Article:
Mattel and Nickelodeon released the new Dora the Explorer to some serious complaints from moms across America. They claim Dora is "too sexy" for their little girls and they don't like it. Like moms need more things to complain about.
The new Dora is "all grown up" and is intended to grow with the viewers. Which, from a business standpoint, is pure genius.You've already got your claws in the little girls, why not extend the grip to tweens?
And, really, shouldn't moms be thankful for the potential to have a wholesome role model for their tweenage daughters? If you're relying on television to provide your daughter with strong role models, you may be looking in the wrong place.
But the bottom line is, Dora has grown up, much like the little girls who watched her. Any mother has a right to be concerned with her daughter entering the tween years, especially in the days dominated by Britney singing "F-U-C-K Me" under a thin disguise.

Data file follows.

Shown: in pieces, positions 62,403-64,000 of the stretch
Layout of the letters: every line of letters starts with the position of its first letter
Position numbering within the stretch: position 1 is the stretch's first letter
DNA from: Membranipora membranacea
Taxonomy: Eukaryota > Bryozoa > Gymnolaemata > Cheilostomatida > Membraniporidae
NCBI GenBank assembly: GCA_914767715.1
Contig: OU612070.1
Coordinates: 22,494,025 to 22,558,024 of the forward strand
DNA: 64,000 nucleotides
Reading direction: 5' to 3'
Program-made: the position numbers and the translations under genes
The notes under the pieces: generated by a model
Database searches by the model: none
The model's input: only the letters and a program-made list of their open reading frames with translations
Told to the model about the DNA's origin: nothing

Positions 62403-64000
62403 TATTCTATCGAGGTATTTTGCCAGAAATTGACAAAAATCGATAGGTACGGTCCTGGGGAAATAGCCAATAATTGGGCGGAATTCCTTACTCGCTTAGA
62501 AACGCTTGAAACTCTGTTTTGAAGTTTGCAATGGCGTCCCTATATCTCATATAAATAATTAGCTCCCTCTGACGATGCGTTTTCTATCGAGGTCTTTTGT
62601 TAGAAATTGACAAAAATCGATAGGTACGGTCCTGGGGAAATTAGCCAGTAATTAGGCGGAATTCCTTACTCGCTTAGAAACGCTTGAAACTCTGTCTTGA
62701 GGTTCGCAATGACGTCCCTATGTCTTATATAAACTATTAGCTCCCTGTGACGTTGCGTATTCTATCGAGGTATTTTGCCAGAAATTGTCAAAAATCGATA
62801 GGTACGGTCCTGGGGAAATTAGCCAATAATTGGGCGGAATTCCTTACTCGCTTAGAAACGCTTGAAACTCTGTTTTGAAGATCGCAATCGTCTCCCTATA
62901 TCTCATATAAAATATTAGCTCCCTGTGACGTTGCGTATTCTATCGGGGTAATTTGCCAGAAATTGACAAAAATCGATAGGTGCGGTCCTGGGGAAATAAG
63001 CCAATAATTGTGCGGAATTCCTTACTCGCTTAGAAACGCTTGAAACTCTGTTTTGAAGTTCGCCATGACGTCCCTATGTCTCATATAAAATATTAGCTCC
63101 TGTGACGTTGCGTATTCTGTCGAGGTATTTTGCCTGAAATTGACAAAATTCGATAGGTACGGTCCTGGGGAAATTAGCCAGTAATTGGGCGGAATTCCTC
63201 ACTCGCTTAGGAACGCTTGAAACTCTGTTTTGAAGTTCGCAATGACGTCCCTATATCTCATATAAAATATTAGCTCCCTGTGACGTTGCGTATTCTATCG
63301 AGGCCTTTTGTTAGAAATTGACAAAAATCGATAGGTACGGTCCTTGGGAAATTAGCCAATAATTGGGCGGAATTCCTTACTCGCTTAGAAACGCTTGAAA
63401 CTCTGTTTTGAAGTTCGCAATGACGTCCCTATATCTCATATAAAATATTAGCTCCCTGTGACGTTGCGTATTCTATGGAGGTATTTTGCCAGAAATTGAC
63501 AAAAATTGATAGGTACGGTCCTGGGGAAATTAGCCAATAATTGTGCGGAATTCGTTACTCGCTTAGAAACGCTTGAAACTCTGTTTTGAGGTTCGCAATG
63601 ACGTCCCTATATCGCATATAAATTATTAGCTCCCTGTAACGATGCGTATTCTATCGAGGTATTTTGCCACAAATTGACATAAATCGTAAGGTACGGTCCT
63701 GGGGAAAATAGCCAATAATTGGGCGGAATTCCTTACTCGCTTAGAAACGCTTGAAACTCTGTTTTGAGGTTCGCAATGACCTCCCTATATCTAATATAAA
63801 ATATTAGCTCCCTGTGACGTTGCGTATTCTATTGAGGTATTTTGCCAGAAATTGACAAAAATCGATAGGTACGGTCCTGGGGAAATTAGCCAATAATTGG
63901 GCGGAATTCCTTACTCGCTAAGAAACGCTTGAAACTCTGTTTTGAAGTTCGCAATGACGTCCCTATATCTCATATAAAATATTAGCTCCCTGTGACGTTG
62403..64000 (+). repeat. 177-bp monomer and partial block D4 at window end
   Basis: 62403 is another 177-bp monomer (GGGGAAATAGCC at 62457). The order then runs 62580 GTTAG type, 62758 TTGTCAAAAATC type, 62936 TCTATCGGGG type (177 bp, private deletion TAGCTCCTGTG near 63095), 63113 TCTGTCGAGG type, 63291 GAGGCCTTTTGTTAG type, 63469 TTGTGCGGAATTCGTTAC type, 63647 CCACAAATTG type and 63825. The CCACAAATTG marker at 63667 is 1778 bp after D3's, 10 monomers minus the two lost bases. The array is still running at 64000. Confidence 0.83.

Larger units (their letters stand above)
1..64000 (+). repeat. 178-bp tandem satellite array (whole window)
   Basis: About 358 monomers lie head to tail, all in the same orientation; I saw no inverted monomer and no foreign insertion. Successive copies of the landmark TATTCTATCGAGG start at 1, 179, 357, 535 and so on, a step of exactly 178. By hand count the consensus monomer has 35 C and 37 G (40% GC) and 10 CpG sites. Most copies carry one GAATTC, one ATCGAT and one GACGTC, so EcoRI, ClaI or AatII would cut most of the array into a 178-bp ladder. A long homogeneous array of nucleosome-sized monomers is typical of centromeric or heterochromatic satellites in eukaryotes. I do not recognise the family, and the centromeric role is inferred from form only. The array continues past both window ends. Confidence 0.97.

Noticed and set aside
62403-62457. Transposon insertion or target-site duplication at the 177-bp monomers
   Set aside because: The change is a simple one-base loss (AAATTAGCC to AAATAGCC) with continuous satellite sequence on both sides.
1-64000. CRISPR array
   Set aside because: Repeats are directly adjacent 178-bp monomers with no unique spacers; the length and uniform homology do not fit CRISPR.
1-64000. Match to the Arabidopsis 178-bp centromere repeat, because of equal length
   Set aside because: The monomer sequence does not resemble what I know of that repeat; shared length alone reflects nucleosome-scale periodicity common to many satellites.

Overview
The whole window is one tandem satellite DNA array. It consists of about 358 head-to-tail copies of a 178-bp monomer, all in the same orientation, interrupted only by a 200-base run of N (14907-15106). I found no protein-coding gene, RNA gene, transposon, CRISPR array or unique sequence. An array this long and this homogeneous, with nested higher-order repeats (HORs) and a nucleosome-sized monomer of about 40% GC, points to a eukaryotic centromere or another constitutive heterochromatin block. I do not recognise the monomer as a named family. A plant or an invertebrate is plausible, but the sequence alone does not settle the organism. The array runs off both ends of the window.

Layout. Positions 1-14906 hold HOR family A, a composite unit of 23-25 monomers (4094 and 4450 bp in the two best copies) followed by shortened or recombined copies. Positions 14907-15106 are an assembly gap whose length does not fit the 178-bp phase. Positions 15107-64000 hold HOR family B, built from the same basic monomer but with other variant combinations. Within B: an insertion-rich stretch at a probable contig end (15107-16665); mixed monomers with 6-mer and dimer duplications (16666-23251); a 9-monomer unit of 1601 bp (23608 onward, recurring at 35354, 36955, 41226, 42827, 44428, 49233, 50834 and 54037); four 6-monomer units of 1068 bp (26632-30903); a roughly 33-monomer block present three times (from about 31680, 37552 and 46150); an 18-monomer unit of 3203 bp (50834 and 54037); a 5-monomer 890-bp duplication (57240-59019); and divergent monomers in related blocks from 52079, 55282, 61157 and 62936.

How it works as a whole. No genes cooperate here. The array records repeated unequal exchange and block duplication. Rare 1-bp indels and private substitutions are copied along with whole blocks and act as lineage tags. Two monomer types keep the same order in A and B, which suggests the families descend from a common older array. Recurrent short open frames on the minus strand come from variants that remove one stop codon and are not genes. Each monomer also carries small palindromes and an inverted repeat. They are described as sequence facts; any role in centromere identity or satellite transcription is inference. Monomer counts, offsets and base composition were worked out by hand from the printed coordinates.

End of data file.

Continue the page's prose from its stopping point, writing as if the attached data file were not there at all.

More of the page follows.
What's wrong with the new Dora - aside from the awkward leggings and tunic combo? She's lost the shorts that had extreme camel toe potential, and upgraded her hair - which looks totally fabulous, by the way. The jewelry is a little gaudy, but nothing screams tramp, harlot, or hussy. She doesn't have large breasts or abnormally large hips. She's thin, and her head is abnormally large, but she's animated, what were you expecting?
Any image change that was made to Dora was bound to be controversial. If they went with the tomboy look, Dora would have been a lesbian.
I just don't get it - what's all the fuss about? It could have been much worse. Her skin didn't get whiter, her hair didn't get blonder, and she's not wearing spike heels. I'm fairly certain she can still be Dora the Explorer in her ballet flats - I've been on a few treks in mine.